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Maitreya Bodhisattva in Contemplation
By David Mason, The Korea Times, Jun 3, 2010
Seoul, South Korea -- For many visitors to the National Museum of Korea in Yongsan, Seoul, one treasure in particular stands out as an emotional favorite.
<< Geumdong Mireuk-bosal Ban-gasayu-sang - Gilt-Bronze Maitreya Bodhisattva Half-sitting Thinking Statue
A singular bronze statue is lit with a halo of soft light in a darkened room all by itself, which dramatically increases the effect it has on viewers, and allows people to focus all their attention upon it. Every time I have led tours of this grand museum, one of the best such institutions in all of Asia, my guests and I spend a long time just gazing upon this ancient Buddhist artwork with admiration and inspiration.
This renowned icon is named the ``Geumdong Mireuk-bosal Ban-gasayu-sang," which literally means "Gilt-Bronze Maitreya Bodhisattva Half-sitting Thinking Statue." It is widely acknowledged to be one of the finest Buddhist sculptures ever produced, considered a masterpiece of Korean art and paragon of similar icons throughout East Asia. It has been designated Korea's National Treasure No. 83, and has already appeared as an emblematic image on many promotional publications. It is insured for an estimated 50 billion won ($48 million), although truly priceless in its value to Koreans.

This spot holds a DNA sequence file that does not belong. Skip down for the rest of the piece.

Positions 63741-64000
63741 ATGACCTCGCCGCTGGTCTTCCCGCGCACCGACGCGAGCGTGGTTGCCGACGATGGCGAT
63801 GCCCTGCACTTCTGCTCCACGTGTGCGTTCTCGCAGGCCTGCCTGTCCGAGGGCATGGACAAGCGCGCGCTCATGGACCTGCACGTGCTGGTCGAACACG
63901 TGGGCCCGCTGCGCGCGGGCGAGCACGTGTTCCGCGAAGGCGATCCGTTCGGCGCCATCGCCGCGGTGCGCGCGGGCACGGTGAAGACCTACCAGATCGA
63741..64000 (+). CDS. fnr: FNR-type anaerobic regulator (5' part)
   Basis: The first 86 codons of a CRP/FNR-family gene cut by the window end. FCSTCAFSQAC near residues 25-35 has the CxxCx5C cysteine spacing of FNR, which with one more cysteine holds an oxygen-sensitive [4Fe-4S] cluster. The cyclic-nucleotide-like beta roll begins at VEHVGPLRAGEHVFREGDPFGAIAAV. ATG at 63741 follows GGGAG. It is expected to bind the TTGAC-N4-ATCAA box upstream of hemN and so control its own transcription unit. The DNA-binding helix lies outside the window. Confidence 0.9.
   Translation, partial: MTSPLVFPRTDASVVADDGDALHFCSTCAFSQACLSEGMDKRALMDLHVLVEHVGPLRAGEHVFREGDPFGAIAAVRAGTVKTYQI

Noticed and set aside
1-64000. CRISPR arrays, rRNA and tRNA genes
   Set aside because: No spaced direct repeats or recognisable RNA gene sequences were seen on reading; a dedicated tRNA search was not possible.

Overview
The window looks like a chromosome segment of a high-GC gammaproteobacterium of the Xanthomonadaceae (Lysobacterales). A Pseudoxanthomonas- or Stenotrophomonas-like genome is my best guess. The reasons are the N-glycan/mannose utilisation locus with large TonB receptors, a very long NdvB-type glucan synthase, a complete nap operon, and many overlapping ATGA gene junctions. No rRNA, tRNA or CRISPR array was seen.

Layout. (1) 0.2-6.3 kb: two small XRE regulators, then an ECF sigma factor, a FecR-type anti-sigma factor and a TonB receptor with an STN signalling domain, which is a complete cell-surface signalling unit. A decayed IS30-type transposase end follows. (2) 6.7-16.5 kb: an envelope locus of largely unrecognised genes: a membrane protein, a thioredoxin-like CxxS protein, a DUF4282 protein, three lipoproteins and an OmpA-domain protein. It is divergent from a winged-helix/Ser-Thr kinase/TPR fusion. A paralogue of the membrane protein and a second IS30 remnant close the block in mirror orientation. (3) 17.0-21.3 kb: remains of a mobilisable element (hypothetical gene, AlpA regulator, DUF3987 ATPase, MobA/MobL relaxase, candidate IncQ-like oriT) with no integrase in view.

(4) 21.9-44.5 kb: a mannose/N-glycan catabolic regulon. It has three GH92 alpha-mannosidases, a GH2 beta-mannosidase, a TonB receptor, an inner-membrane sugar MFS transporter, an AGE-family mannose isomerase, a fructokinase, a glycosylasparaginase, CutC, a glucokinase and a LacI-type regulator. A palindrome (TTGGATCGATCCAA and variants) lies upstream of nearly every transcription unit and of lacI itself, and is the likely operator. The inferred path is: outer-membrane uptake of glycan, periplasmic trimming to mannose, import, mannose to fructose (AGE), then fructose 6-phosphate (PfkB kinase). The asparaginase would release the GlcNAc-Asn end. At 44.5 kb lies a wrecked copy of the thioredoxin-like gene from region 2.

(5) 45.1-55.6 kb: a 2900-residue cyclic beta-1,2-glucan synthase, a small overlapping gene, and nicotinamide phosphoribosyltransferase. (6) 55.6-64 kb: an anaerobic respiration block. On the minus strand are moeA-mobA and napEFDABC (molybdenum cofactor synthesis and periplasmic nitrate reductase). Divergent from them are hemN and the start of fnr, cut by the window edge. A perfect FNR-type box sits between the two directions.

Despite its fame, its origin remains somewhat mysterious. After careful inspections of its artistic details, it has been declared by experts to have been cast during the seventh century. But where it was enshrined before modern times has never been definitely determined, and scholars cannot be sure whether it was created in the Silla Kingdom, or the Baekje Kingdom during the Unified Silla Kingdom that began in the last quarter of that century. Most experts seem to believe it was created by a Baekje craftsman either before or after the fall of his kingdom, because that region has always enjoyed a reputation for the very highest artistic skills.